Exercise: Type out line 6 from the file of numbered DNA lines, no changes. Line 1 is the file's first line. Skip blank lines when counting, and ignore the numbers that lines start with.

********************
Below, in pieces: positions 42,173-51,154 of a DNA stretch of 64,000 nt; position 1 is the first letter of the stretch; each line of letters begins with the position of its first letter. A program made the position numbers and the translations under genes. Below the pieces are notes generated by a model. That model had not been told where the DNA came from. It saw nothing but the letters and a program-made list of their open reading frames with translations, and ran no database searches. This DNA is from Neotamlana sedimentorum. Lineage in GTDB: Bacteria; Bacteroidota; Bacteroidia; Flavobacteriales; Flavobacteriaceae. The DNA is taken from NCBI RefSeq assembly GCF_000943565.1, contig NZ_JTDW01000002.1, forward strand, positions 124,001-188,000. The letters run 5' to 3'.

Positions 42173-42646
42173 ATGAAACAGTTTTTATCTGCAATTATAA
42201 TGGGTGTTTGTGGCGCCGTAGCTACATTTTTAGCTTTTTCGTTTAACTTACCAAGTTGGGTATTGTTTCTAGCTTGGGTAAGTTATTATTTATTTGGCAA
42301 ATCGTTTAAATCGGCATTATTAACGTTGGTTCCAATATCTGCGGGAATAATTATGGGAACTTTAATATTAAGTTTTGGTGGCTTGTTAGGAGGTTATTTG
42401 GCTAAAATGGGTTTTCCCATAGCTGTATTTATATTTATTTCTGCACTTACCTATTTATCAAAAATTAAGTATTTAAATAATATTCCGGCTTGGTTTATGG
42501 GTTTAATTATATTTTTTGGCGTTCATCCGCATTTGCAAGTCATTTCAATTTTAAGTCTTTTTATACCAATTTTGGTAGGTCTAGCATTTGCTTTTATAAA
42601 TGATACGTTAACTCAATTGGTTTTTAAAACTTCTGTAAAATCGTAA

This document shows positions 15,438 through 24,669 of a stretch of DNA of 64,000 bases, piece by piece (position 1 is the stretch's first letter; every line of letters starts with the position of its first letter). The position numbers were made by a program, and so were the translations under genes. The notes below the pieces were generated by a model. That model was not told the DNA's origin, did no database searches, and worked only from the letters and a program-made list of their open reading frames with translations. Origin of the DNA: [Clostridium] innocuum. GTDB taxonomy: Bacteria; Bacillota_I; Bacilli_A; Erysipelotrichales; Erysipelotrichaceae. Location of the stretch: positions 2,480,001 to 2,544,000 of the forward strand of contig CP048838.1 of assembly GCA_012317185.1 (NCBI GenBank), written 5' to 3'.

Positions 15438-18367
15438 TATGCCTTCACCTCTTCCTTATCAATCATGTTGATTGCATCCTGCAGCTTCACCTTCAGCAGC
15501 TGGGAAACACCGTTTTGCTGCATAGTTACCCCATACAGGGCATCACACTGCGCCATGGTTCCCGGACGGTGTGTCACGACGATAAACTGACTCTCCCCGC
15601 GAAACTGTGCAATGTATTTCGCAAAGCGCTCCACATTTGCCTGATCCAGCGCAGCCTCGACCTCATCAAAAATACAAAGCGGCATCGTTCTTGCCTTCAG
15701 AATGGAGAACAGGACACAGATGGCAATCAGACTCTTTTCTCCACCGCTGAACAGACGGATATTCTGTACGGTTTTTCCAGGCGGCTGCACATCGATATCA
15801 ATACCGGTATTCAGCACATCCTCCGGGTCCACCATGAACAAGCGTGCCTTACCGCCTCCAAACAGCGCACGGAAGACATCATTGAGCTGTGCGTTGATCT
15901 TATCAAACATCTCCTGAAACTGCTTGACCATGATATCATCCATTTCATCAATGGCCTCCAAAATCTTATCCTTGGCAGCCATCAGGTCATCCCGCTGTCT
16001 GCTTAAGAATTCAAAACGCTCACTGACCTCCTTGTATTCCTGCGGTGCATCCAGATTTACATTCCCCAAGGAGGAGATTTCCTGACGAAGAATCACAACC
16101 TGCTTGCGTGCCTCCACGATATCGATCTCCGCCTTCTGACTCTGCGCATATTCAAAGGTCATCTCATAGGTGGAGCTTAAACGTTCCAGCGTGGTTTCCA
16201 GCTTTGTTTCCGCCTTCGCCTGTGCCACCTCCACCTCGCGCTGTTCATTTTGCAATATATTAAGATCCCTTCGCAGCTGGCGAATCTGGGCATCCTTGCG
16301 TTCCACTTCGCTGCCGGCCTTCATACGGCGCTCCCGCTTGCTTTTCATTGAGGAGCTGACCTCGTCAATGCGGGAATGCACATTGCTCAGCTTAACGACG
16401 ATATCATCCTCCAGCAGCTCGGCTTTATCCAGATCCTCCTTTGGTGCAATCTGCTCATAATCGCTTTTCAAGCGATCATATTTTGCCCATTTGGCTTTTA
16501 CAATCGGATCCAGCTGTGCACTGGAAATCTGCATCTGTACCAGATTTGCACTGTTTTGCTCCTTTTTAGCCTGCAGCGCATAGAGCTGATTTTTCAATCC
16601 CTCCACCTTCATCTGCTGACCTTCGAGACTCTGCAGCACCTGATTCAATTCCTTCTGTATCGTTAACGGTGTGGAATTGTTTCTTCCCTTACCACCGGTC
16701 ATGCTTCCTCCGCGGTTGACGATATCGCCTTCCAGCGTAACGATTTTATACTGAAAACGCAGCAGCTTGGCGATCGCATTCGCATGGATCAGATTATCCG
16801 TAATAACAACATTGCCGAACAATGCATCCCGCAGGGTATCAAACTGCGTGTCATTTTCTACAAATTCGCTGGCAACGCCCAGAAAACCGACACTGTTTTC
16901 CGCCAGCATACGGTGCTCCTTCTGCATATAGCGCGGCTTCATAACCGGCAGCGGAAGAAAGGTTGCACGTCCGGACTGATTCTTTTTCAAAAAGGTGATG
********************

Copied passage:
42401 GCTAAAATGGGTTTTCCCATAGCTGTATTTATATTTATTTCTGCACTTACCTATTTATCAAAAATTAAGTATTTAAATAATATTCCGGCTTGGTTTATGG